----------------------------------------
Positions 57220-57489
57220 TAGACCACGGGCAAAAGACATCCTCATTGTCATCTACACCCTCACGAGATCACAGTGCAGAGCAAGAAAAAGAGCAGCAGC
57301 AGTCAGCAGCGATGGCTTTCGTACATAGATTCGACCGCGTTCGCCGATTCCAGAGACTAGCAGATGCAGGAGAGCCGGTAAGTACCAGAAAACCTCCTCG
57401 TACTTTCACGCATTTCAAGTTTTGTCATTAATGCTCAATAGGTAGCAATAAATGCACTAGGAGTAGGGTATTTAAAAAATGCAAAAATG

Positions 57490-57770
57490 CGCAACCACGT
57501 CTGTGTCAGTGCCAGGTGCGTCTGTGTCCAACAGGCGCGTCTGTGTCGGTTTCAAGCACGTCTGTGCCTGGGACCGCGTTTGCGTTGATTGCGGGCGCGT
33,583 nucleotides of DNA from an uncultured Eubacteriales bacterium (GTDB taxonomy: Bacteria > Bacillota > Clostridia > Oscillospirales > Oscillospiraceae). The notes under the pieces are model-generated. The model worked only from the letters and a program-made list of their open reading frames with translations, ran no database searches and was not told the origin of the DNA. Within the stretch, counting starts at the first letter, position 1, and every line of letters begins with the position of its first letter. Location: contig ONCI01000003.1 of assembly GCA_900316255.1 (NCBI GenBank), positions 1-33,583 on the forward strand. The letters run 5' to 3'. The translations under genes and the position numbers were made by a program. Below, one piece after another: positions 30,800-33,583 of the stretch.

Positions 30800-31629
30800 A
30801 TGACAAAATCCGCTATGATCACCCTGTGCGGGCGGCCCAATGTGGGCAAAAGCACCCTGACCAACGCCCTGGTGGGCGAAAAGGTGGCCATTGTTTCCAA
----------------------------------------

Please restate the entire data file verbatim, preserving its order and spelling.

Positions 57220-57489
57220 TAGACCACGGGCAAAAGACATCCTCATTGTCATCTACACCCTCACGAGATCACAGTGCAGAGCAAGAAAAAGAGCAGCAGC
57301 AGTCAGCAGCGATGGCTTTCGTACATAGATTCGACCGCGTTCGCCGATTCCAGAGACTAGCAGATGCAGGAGAGCCGGTAAGTACCAGAAAACCTCCTCG
57401 TACTTTCACGCATTTCAAGTTTTGTCATTAATGCTCAATAGGTAGCAATAAATGCACTAGGAGTAGGGTATTTAAAAAATGCAAAAATG

Positions 57490-57770
57490 CGCAACCACGT
57501 CTGTGTCAGTGCCAGGTGCGTCTGTGTCCAACAGGCGCGTCTGTGTCGGTTTCAAGCACGTCTGTGCCTGGGACCGCGTTTGCGTTGATTGCGGGCGCGT
33,583 nucleotides of DNA from an uncultured Eubacteriales bacterium (GTDB taxonomy: Bacteria > Bacillota > Clostridia > Oscillospirales > Oscillospiraceae). The notes under the pieces are model-generated. The model worked only from the letters and a program-made list of their open reading frames with translations, ran no database searches and was not told the origin of the DNA. Within the stretch, counting starts at the first letter, position 1, and every line of letters begins with the position of its first letter. Location: contig ONCI01000003.1 of assembly GCA_900316255.1 (NCBI GenBank), positions 1-33,583 on the forward strand. The letters run 5' to 3'. The translations under genes and the position numbers were made by a program. Below, one piece after another: positions 30,800-33,583 of the stretch.

Positions 30800-31629
30800 A
30801 TGACAAAATCCGCTATGATCACCCTGTGCGGGCGGCCCAATGTGGGCAAAAGCACCCTGACCAACGCCCTGGTGGGCGAAAAGGTGGCCATTGTTTCCAA